When the sun began to set for the second time, things started to get hard. I had been running for more than 36 hours now without sleep. The melatonin was building as I pulled out my night light for the third time. I met up with the A team again. They had a fresh pacer for this section (oh the luxury). Adrian and the pacer attempted to ascertain my life story. I politely answered when I could. The reality was, I was finding it hard to keep my eyes open, yet alone speak. I was on the ropes again. Just clinging on. I marvelled at their ability to talk. I mentioned that I had not had the chance to sleep as I had been chasing cut off times all day. They shared their favourable experience with short 20 minute sleeps and recommended that I give it a try. I agreed that I’d give it a go at Harrietville (if I hadn’t already blacked out my then). Although running at the tail of a group can be helpful, I was finding it quite difficult this time. The combination of talking and adjusting to dazzling reflective light from the safety vest ahead was draining my limited energy stores. The need to be both ‘reflexive’ and ‘responsive’ to the lead person (and ensuing swinging branches) was also too energy intensive. When Aaron had to stop for gastrointestinal issues, I knew this was my opportunity to run my own race. I explained that I would keep walking and I was sure that they would catch up to me. After a time walking, I managed to build to a jog. From a jog, to a nice canter. By running by myself and at my own pace, my brain switched to auto pilot. I began to feel better again. In the cool of the night, I descended swiftly down Bon Accord spur and towards Washington Creek Junction. I crossed the damaged wooden bridge and ran along the river. The A team never caught up to me. Time seemed to fly and 21km later I arrived at Harrietville (cumulative distance 146km) at 11.30pm. By now I had been running for more than 40 hours so I was keen to have a sleep. The race organisers had factored up to 4 hours sleep at this aid station and the longer 3am cut off time reflected this. However, by this point, I had lost all faith in the race cut off times. Making prior cut off times never guaranteed that you would make the next, so I intended to leave well before 3am. I began looking for Jamie, Andrew, and Rich, but was instead greeted by the race organiser, Mel. She was incredibly kind and helpful. On the A team’s advice, I asked Mel if I could sleep for 20 mins. She made me a hot chocolate and reassured me that she would set an alarm for 20 mins. I’m not sure whether I slept or not but when I was roused, my head space felt better and I think my body appreciated staying still for 20 minutes. When Mel asked if there was anything else I wanted, I sheepishly asked for noodles. When she replied “Sure thing”, a sense of euphoria filled my body. I’d only been craving noodles for the last 30 hours! I gratefully finished them and then tucked into some salted boiled potatoes. The A team eventually arrived at the aid station whilst my support crew were nowhere to be seen. Where were they? I’m sure sleeping in a warm bed would’ve been more appealing. However, I dearly craved the company and I was still apprehensive about navigating by myself at night. When it became clear that my night pacer wouldn’t be coming, I asked the A team if I could join them again for the next section. Adrian agreed and we left Harrietville that night at 12.30am. We had 34km to the finish and 9.5 hours to complete it in. The event organisers had predicted that a ‘slow runner’ would do this section in 7 hours. I had proven myself to be slower than a slow runner in all sections of this course to date. We left the outskirts of the town where a lone elderly gentleman cheered us on. He asked us how we were feeling. I responded positively by saying that I felt like a new man. In reality, I was only feeling a fraction of my true self. We then headed deeper into the darkness and the unknown.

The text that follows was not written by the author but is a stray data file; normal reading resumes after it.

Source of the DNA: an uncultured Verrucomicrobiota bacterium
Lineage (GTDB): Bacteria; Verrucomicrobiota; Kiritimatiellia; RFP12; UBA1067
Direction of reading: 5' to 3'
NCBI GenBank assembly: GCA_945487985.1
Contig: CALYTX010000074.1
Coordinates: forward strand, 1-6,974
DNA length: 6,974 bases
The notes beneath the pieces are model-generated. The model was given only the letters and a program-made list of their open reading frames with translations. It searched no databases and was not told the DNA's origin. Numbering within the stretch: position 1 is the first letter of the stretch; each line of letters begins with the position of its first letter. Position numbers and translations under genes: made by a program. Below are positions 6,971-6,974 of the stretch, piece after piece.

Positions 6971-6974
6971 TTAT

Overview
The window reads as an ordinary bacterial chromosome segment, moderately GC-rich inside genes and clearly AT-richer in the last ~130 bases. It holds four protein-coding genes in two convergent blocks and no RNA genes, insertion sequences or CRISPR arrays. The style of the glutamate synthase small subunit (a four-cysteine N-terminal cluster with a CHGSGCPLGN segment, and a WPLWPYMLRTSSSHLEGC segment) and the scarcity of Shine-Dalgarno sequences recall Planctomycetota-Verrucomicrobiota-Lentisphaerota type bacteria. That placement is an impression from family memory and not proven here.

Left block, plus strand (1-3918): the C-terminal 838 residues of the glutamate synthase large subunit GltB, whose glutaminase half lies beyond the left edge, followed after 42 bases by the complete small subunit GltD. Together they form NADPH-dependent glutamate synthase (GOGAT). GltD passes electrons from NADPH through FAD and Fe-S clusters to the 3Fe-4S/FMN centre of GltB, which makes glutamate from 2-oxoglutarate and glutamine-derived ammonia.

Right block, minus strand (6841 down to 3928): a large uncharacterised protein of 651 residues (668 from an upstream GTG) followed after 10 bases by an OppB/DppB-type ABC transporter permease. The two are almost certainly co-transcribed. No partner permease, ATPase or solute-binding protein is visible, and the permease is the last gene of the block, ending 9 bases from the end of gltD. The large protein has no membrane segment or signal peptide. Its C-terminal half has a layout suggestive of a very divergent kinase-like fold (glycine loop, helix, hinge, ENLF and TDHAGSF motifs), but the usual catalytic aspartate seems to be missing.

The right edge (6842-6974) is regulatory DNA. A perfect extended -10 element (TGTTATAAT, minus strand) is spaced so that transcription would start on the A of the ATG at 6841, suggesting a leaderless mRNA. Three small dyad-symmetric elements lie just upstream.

Feeling worse for wear at Mt St Bernard aid station (cumulative distance 125km)